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From Pet Shop Boys to Brookside, the suburbia of England is presented as gritty and stifling. Here, William Doyle, fka East India Youth, relates how he learned to find beauty in the brown brick and cul-de-sacs.

As a teenager I devoured the work of David Lynch, whose 1986 film Blue Velvet is one of the best depictions of suburbia ever produced. The opening scene is a montage of the “perfect” 1950s American neighbourhood that turns slowly into eeriness and tragedy, as the frame zooms into the grass revealing the bugs crawling beneath. Blue Velvet, and other David Lynch films, subverted the conservative foundations of the American suburb to produce works of mysterious beauty.

There are numerous cultural depictions of American suburbia that do a similar thing. Arcade Fire’s brilliant 2010 album The Suburbs, described by singer Win Butler as being “neither a love letter to, nor an indictment,” features many vignettes of life in suburban America, often nostalgic in tone and open and triumphant in sound. Similarly, too, the photography of Gregory Crewdson whose large movie-style sets feature small town environments full of loneliness and intrigue; an alien abduction in the middle of the street, or an abandoned car with its door open and its lights on.

These very North American representations of suburbia seem to bristle with possibility, and are unafraid to introduce absurdity and surreality into their scope. But the kind of British suburb I grew up in has been repeatedly shown as anodyne and uninspired; the art born from it resorting to gritty realism instead of deep imagination.

One of the more popular instances of the British suburbs being represented is the soap opera Brookside, set in an actual cul-de-sac purchased by the production company to achieve a high level of realism. Brookside’s socially conscious storylines of domestic abuse, incest and the first pre-watershed lesbian kiss ever seen on British television made it a huge hit in the UK. The surroundings for these scenes were the kind of winding labyrinthine streets and brown brick houses that looked like where I lived, though thankfully nothing nearly as dramatic was happening in my life.

“The kind of British suburb I grew up in has been repeatedly shown as anodyne and uninspired; the art born from it resorting to gritty realism instead of deep”

While the British suburbs have provided fertile ground for musical inspiration – The Kinks, Pet Shop Boys, Blur and Suede have often cited the suburbs they originated from in their work – it has almost always come from a derisive point of view: of wanting to escape it for the nearest urban centre.

An obsession with realism seems to pervade most of the work made regarding these landscapes in Britain. Even the gorgeous paintings of George Shaw are near-photorealistic renditions of these environments. Across the board, very little abstraction seems to be taking place.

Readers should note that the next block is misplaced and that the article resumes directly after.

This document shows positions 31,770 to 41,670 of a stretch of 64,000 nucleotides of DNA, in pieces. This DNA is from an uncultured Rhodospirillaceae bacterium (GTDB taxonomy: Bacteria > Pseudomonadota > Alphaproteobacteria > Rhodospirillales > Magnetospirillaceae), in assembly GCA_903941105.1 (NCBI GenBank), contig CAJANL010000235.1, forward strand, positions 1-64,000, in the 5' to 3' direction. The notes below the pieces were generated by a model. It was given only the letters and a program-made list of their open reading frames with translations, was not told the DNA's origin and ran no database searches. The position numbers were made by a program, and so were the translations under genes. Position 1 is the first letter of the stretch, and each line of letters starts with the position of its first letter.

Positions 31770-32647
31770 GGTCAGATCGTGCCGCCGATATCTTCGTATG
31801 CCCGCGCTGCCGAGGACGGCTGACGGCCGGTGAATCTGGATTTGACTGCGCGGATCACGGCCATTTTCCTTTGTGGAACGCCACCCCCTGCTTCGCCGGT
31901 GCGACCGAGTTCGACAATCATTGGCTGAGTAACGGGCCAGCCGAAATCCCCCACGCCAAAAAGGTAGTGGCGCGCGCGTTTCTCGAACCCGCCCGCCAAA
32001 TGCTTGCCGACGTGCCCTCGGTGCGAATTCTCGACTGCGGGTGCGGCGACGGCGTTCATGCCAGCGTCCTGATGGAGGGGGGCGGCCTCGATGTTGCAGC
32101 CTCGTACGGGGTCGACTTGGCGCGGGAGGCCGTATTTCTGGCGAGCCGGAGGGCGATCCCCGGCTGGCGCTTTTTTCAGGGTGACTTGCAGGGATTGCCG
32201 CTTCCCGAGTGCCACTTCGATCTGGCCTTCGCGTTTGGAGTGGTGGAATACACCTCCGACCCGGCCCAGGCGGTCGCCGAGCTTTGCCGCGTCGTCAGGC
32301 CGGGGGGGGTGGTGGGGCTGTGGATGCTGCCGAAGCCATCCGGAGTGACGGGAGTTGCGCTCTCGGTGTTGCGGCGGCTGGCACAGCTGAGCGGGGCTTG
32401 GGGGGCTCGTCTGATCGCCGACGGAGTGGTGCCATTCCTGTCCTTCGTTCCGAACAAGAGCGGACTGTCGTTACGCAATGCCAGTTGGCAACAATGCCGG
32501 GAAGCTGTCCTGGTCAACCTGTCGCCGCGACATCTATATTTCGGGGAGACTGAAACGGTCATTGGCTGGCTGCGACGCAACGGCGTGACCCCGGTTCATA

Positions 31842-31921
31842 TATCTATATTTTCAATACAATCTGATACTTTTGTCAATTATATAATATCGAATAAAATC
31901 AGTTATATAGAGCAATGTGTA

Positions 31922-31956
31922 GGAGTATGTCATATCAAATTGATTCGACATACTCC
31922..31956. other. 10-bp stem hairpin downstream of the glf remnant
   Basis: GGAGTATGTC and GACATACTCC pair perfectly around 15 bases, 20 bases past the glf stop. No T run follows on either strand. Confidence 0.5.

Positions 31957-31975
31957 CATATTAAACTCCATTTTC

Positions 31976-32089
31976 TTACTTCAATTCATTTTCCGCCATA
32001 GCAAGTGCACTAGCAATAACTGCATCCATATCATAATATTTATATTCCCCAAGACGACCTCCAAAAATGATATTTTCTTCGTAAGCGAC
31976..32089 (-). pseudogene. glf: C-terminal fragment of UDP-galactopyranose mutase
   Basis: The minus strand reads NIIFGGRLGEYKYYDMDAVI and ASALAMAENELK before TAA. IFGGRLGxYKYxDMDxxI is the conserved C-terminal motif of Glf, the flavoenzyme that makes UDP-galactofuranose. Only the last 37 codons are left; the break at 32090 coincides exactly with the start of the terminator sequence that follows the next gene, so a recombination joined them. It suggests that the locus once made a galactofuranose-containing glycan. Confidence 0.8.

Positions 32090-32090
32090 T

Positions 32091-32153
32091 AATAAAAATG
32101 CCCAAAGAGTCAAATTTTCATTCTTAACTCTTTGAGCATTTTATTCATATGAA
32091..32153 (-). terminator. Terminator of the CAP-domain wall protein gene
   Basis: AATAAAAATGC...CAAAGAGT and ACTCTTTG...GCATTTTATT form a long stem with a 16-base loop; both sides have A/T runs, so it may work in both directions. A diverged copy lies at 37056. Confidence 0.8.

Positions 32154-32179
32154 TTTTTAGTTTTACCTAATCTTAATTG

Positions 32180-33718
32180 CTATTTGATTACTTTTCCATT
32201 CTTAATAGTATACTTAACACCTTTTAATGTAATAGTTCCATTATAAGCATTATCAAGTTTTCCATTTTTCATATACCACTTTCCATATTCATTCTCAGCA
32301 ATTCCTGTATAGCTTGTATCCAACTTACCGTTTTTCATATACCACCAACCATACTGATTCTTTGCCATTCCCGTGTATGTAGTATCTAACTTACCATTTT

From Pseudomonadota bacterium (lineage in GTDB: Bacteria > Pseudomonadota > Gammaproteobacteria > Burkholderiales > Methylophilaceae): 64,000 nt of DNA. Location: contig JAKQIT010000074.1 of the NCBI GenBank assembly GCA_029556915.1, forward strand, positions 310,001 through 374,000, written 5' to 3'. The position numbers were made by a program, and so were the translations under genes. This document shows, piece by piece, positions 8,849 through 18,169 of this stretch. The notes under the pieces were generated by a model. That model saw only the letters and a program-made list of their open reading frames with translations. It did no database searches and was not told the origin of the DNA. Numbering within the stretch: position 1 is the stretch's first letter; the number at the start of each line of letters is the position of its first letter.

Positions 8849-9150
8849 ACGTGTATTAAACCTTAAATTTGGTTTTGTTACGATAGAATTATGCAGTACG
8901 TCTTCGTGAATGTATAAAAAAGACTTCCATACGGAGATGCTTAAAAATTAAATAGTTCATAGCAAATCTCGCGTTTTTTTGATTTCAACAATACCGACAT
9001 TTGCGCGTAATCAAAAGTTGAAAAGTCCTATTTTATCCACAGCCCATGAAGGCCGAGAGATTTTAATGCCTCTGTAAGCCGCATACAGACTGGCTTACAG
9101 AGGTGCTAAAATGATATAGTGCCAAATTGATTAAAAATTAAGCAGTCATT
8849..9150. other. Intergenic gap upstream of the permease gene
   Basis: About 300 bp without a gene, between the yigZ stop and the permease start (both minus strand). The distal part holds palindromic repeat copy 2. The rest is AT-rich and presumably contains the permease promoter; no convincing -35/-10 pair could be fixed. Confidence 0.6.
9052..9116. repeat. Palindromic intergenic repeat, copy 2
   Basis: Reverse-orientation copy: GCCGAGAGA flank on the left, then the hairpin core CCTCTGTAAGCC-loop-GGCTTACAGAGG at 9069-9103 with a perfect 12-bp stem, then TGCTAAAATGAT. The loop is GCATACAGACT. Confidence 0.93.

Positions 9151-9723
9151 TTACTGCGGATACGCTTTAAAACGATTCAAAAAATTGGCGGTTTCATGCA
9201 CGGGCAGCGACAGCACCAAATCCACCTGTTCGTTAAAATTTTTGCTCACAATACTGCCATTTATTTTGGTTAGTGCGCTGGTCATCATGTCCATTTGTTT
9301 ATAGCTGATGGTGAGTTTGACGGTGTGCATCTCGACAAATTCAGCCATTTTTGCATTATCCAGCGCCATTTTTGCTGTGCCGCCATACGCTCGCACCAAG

It’s important to notice the differences between US and UK suburbs that may contribute to their contrasting depictions. American suburbs are sprawling; large houses with huge front lawns stretching out to infinity. British suburbs, on the other hand, cram many houses into smaller plots of land that nestle on the outside of cities, abruptly turning into countryside. But despite these differences, they occupy a similar role in their respective societies: liminal zones between urban metropolis and open countryside. It’s strange, then, that British art has scarcely been able to access the psychedelia that American artists have repeatedly mined from these places.

My experience was not like the drab scenes I watched and listened to. When I was a teenager, I spent a lot of my time walking around where I lived, blaring music through my headphones and merging those sounds with the world around me. It was an often bizarre mixture, superimposing the volcanic landscapes of Björk’s Homogenic onto a dreary cul-de-sac, or mixing the mechanical funk of Talking Heads’ Remain In Light with brown bricks and driveways. But these excursions lent my surroundings an ethereal quality that helped me appreciate them, and even grow to love them.

Once I opened myself to the possibility that my neighbourhood held something beyond its surface, the epiphanies ran fast and deep. Making my most recent album, Your Wilderness Revisited – which is situated in the real and imagined suburbs of my childhood – I attempted to tap into the otherworldliness of that time through progressive song structures, electronic flourishes and moments of free jazz – not something one usually associates with the suburban environment.

Towards the end of the album is a quote read by writer and broadcaster Jonathan Meades, who was a huge inspiration on this project. In it, he says, “I, too, regard suburban avenues and riverbanks, backstreets and woods as the best free show on Earth.” Upon hearing these words, everything sort of clicked into place for me. It was OK to find the beauty in a place that I’d repeatedly been told had none.

Your Wilderness Revisited is out now via William Doyle